The first few weeks of baseball are way too early to make judgments on players. Some begin the year on fire, batting well over .400. While others stumble out of the gates, and take days to get their first hit. Often fans will overreact and want their team to make quick changes at the first sign of struggle. Willie Mays started out his career 0-12 before homering off of Warren Spahn. Had the Giants been quick to get him out of the lineup, one of the greatest players in the history of the game could have rotted on the bench. This season in Milwaukee, Khris Davis provides a shining example of why fans need to be patient while watching April baseball.
Since the day Nori Aoki was traded many in Milwaukee groaned about the colossal loss of a leadoff hitter, and the gaping hole that would be left in the lineup. Many also questioned whether the unproven Khris Davis could hit big league pitching on a consistent basis. These complaints grew louder during the season when Davis went hitless in his first seven at-bats to begin the season, with four strikeouts. But since then, Davis’ bat has caught fire. In his next twelve games he collected twelve hits, including five doubles to raise his average over .300. By driving the ball to all fields, Davis’ bat has been a vital piece in the hot Brewers’ start.
These early season splits show that players need more than just one week to be evaluated. Davis is nowhere near the player who went hitless against tough Atlanta pitching. He also could never be counted on to hit like he did in Boston each series, when he collected eight hits.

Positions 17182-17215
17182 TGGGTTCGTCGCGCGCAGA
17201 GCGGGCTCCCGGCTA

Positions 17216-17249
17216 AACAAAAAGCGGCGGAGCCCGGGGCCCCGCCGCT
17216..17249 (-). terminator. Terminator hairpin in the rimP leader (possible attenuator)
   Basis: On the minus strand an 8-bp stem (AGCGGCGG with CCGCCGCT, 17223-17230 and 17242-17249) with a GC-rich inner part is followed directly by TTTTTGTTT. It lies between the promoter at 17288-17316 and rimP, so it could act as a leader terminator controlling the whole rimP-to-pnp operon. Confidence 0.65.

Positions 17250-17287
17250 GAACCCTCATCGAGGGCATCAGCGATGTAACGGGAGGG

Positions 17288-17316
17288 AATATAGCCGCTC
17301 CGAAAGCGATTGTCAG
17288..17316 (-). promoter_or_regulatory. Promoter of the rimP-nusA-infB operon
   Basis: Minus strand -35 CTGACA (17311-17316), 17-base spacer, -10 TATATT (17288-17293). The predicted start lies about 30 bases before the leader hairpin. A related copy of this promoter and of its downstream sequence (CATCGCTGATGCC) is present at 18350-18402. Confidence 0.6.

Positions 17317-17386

To fully evaluate a player, organizations concentrate on what they have seen. In each level of his minor league career, Davis showed that he could hit. He slugged double digit homeruns in all but his first minor league season, even hitting a Timberrattlers club record 22 homeruns and winning the homerun derby in the Midwest League. In 2012 he hit a combined .350 through two levels of minor league ball. When he finally earned full-time playing time in the major leagues Davis showed his raw power by slugging 11 second half homeruns and being among the league leaders in slugging percentage.
The Giants were patient with May and he went on to win the Rookie of the Year in 1951. Though he had early struggles, the criticisms of some fans have been quieted by Khris Davis’ recent hot play. With his power potential, Davis should be a key cog in the heart of the Brewers lineup for years to come and show the fans why the Brewers patience paid off.
Statistics Provided by Baseball Reference